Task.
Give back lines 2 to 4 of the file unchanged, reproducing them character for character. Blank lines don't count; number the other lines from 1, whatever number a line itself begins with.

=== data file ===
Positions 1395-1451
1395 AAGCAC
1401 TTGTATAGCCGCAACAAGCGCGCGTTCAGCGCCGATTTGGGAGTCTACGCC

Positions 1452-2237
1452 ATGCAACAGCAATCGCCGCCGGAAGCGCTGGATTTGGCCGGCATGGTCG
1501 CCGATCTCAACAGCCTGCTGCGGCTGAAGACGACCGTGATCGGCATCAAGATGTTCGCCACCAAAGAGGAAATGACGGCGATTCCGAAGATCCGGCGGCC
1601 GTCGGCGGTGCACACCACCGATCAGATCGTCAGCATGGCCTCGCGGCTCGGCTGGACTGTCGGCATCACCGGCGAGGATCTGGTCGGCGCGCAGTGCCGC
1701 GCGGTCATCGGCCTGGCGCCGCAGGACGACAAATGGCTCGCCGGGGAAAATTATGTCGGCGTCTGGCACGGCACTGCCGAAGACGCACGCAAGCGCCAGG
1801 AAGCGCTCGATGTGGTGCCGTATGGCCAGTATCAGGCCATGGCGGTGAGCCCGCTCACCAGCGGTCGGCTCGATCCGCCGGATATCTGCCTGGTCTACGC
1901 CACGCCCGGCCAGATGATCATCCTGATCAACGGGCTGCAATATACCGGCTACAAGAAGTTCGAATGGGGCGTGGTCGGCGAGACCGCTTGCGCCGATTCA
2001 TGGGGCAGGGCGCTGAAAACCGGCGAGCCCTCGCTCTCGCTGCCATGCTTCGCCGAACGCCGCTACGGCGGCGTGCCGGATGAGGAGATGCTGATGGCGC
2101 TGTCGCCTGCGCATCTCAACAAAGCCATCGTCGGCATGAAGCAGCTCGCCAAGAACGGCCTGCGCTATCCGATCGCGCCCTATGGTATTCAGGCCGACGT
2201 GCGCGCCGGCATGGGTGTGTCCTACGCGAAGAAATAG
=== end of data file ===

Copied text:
1395 AAGCAC
1401 TTGTATAGCCGCAACAAGCGCGCGTTCAGCGCCGATTTGGGAGTCTACGCC

Positions 1452-2237